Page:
Liszt shunned song cycles but would on occasion group two or three songs on texts by the same poet. One example is the Muttergottes-Sträusslein zum Mai-Monate by the Aachen poet Joseph Müller, based on the medieval tradition of the ‘Mary Garden’ planted with flowers symbolic of the Virgin’s qualities. In a letter to Carolyne on 22 May 1857, Liszt recounted Müller’s gift of ‘a small miscellany of Catholic poetry’, and on 2 August he announced his intention of setting two poems ‘which will have the simplicity of the rosary’: ‘Das Veilchen’ (‘The violet’, ‘Our Lady’s Modesty’) and ‘Die Schlüsselblumen’ (‘The cowslips’, ‘Our Lady’s Keys’, symbolic of ‘winning grace’). In ‘Das Veilchen’ Liszt directs the singer to sing half-voice and indicates that a harmonium can be used in place of a piano. The ultra-Romantic progression of harmonies that rise by the interval of a third appears in the interior of each stanza. ‘Winning grace’ is evident in the piano introduction of ‘Die Schlüsselblumen’, linked in various harmonic ways to the song of the violet.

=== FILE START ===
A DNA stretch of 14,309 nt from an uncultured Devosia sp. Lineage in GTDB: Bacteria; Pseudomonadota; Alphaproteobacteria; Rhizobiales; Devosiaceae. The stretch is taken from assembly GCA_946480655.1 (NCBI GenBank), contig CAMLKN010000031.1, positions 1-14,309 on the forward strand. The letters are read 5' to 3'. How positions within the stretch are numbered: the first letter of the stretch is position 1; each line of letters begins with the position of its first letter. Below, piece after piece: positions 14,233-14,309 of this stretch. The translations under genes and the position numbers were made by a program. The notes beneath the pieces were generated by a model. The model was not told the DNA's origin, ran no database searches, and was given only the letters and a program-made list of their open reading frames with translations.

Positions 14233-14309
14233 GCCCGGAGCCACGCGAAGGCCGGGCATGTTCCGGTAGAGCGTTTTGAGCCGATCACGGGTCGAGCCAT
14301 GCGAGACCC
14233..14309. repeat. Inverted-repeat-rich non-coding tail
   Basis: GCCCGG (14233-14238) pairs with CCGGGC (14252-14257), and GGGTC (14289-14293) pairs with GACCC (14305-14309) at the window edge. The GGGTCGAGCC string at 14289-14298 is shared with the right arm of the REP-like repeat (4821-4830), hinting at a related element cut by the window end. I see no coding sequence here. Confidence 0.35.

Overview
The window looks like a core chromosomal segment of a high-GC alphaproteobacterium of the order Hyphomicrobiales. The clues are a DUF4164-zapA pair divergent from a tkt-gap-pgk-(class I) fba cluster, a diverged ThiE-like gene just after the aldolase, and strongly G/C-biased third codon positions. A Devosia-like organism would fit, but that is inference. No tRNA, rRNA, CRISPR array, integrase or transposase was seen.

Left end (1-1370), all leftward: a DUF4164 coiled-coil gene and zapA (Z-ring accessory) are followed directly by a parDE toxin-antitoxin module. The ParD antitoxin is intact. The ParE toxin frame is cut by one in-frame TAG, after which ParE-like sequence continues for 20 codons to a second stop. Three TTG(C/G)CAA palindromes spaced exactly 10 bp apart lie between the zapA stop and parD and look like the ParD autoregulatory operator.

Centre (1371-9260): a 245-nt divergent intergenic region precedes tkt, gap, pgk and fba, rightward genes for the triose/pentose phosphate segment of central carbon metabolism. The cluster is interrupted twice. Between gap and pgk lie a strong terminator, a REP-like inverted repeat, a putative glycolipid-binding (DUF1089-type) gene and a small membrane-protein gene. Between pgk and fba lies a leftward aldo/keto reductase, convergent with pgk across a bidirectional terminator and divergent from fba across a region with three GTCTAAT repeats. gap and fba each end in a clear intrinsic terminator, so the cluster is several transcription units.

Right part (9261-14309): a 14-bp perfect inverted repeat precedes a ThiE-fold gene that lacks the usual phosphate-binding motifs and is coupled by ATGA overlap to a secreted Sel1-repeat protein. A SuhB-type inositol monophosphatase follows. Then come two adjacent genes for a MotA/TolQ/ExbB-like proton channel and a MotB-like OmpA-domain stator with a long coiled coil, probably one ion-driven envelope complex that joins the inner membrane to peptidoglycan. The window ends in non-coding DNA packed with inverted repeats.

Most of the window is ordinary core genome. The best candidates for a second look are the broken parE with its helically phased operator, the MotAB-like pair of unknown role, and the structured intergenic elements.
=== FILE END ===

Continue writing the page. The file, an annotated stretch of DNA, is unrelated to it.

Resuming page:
Scattered amidst the settings of great poets in the roster of Liszt’s songs are those to texts by contemporaries now largely unknown. Und sprich sets a small poem by Rüdiger von Biegeleben, son of the diplomat Baron Ludwig von Biegeleben, a statesman who opposed Otto Bismarck and advocated for Austrian leadership in the German Confederation. Here, the poetic persona exhorts someone—his or her own inner self?—to look at the play of light and shadow on the sea and draw lessons about sorrow, fortune and God from the sight. This meditative setting from the mid-1870s is a perfect example of the late Liszt’s exercises in economy without ever sacrificing his lifelong genius at creating arresting harmonic progressions. The accompaniment is shot through with silences that allow the singer’s sacral admonitions to come through clearly.